The Internet of Things: What Will Come?

I know everyone would agree that the Internet of Things paradigm is rapidly becoming a part of the mainstream electronics culture, as more people are now adopting smart devices into their homes and offices. A technical visionary like me will definitely agree that there will be up to 21 billion connected devices to the internet by 2025. Like every other technical visionary, I believe that we are moving towards an era where IoT devices will be a huge part of how we interact with basic everyday objects.

 

View of Internet of Things by a technical visionary, Denis Bederov

 

From the perspective of a technical visionary, I like to define Internet of Things, or IoT for short, as a network made up of devices that connect to the Internet, synchronize and share data with each other. Beyond computers, laptops and smartphones, IoT devices also include “smart” devices and gadgets that have been equipped with chips to gather, share, and synchronize data over a network. Some of these “smart” devices include washing machines, robotic vacuum cleaners, door locks, toys, and toasters.

 

Like every other technical visionary, I am of the school of thought that the potential of Internet of Things is enormous and limitless. The ease and convenience that smart devices connected over an IoT network render is boundless. Some common usage is using smartphones to help users make a grocery list, or savings, like turning down the heat at home while they are away. This means that we can have smart homes, thermostats, and lighting systems that can all collect data on the user’s habits and patterns of usage. I believe that the more data IoT devices collect, the smarter they will become and the more convenience they offer.

 

Predictions about the Future Trends of IoT by Denis Bederov

 

From the perspective of a technical visionary, I believe that a lot of IoT trends are coming up almost every day. These trends are here to make life secure, easier, and more comfortable than before, so I have selected and described some interesting IoT trends.

 

Higher Consumer Adoption:

 

As a hopeful technical visionary, I see the prospects that in the next decade, we will get to see a huge shift of IoT away from the usual consumer-based IoT. As the funding of the consumer-based IoT decreases, the future trends will usher in the industrial IoT infrastructure and platform. The only thing is that these IoT trends may actually require time to completely evolve, but most definitely will solve the difficulties in insurance, transportation, agriculture or telecommunication, and ultimately reduce the capital expense.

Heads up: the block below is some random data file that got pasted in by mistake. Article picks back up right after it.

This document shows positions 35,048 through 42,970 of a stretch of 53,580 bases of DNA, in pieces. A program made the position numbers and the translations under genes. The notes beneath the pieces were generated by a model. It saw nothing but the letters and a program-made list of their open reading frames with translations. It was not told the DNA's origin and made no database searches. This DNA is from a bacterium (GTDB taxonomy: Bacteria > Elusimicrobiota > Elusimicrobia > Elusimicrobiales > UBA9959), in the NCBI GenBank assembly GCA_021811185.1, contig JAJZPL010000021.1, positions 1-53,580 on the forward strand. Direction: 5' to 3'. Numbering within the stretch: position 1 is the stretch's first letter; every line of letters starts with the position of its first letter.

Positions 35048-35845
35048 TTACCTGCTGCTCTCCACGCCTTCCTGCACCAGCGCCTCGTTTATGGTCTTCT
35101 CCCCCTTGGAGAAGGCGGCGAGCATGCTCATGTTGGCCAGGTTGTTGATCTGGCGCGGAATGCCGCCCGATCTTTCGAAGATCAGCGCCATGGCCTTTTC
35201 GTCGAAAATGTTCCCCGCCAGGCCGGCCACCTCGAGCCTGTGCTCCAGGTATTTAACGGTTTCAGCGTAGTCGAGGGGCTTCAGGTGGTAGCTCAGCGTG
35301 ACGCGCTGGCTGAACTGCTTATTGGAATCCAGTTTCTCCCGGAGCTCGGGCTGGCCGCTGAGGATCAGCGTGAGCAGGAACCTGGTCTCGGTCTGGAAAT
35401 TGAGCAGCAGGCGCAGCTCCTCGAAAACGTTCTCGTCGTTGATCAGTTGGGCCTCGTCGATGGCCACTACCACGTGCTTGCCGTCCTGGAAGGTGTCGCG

More “Smart” Devices:

 

As I earlier stated, individual consumers will no longer be the only ones using IoT devices. I see the trends pointing towards a growth in the number of cities and companies adopting smart technologies to save time and money. Through the use of IoT connected devices, I believe that we can have “smart” cities with smart traffic lights that collect traffic data, which can be used to sync lights during peak traffic times.

 

The “smart” cities paradigm implies that there will be cities that will be able to centrally automate, remotely manage, and collect data through different objects like visitor kiosks, video camera surveillance systems, and even taxis.  Powering responsive cities with IoT will help solve traffic congestion issues, unlock sustainable development, improve overall efficiency, improve safety, and ultimately save the government money by reducing the running cost.

 

More Dangerous Forms of IoT-based DDoS Attacks:

 

The world witnessed first occurrence of IoT-based malware in 2016. It was strain of malicious software that can infect connected devices such as security cameras. I have read about Distributed Denial of Service (DDoS) attacks that have used infected IoT devices to hack and shut down websites.

 

A more shocking revelation is that IoT devices can also be used to direct other attacks, and there are speculations that IoT devices can be weaponized, such as a country shutting down home thermostats in an enemy state during the lowest temperatures.

 

Final Words from Denis Bederov

 

Even though many people are concerned with security and privacy challenges that IoT presents, I believe that these challenges will inspire more legislative and regulatory measures. For example, the European Union implemented the General Data Protection Regulation (GDPR) mid-2018, and this has motivated similar security and privacy initiatives in the United States and in several other nations around the world. That means users can have more control over their data and privacy.

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